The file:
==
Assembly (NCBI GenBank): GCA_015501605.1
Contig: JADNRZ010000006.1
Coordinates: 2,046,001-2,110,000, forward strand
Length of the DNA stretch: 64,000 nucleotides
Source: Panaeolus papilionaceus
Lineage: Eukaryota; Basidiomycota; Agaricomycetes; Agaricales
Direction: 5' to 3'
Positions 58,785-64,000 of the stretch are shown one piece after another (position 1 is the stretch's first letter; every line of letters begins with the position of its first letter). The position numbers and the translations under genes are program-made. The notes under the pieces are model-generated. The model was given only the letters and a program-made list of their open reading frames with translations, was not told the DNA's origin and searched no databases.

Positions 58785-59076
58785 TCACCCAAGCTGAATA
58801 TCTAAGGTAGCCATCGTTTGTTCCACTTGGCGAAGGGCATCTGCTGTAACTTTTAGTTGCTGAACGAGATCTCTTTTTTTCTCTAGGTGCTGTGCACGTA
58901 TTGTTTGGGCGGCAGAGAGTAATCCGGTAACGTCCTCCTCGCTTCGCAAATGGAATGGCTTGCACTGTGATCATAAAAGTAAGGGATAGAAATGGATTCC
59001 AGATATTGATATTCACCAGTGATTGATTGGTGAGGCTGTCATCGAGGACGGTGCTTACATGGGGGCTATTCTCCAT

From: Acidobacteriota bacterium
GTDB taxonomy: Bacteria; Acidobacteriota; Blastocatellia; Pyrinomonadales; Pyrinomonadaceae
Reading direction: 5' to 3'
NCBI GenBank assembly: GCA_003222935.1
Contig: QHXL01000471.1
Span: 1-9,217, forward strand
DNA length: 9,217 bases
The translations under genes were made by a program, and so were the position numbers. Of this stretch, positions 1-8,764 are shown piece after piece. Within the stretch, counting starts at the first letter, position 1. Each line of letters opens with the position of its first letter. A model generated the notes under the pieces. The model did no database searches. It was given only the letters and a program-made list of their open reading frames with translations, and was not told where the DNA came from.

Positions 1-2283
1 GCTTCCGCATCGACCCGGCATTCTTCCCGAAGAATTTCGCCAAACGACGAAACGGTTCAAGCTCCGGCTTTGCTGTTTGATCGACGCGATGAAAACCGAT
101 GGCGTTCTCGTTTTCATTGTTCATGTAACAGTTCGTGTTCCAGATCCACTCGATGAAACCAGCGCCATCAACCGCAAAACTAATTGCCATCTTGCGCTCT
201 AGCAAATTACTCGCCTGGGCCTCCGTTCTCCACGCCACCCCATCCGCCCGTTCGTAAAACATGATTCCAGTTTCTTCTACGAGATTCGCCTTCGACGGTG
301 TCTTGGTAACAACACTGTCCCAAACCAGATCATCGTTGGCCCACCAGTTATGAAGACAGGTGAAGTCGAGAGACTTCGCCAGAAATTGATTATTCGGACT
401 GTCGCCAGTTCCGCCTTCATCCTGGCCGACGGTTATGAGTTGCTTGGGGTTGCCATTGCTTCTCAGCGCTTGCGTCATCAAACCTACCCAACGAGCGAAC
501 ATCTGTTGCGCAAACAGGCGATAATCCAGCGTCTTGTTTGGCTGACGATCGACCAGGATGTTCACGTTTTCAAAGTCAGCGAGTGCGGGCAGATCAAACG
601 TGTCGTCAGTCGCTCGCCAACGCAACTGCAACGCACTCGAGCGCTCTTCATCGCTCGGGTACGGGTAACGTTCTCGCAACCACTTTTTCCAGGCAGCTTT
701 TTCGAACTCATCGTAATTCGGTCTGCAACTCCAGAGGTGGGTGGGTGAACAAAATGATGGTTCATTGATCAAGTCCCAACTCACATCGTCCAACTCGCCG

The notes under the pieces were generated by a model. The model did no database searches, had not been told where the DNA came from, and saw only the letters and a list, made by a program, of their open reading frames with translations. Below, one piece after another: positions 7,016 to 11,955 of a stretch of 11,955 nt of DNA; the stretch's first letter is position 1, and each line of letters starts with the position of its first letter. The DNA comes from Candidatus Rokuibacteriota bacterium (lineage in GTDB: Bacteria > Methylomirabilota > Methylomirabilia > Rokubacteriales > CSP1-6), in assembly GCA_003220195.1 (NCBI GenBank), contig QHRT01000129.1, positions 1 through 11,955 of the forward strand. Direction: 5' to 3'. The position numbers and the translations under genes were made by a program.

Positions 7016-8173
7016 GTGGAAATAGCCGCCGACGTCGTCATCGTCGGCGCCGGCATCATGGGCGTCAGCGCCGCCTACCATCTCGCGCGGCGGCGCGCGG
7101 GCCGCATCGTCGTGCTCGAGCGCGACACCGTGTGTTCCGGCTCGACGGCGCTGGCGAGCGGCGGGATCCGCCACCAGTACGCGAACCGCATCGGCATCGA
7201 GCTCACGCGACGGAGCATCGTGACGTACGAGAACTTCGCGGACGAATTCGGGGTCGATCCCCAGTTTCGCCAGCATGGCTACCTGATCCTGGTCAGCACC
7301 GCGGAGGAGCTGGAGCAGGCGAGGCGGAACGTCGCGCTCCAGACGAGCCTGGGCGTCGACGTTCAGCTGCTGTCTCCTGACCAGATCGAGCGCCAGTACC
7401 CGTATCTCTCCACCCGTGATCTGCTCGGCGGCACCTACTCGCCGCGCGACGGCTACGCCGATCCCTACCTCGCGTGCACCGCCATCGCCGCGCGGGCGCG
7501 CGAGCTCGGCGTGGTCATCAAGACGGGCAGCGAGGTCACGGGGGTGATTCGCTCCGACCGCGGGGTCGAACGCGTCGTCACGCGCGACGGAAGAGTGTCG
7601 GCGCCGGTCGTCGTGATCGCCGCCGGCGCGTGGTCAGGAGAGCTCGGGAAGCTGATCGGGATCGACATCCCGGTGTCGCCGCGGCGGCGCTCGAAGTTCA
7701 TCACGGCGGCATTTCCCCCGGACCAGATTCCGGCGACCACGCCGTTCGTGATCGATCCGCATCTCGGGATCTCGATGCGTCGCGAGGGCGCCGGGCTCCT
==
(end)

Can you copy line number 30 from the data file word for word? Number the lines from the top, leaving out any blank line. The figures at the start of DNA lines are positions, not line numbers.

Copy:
701 TTCGAACTCATCGTAATTCGGTCTGCAACTCCAGAGGTGGGTGGGTGAACAAAATGATGGTTCATTGATCAAGTCCCAACTCACATCGTCCAACTCGCCG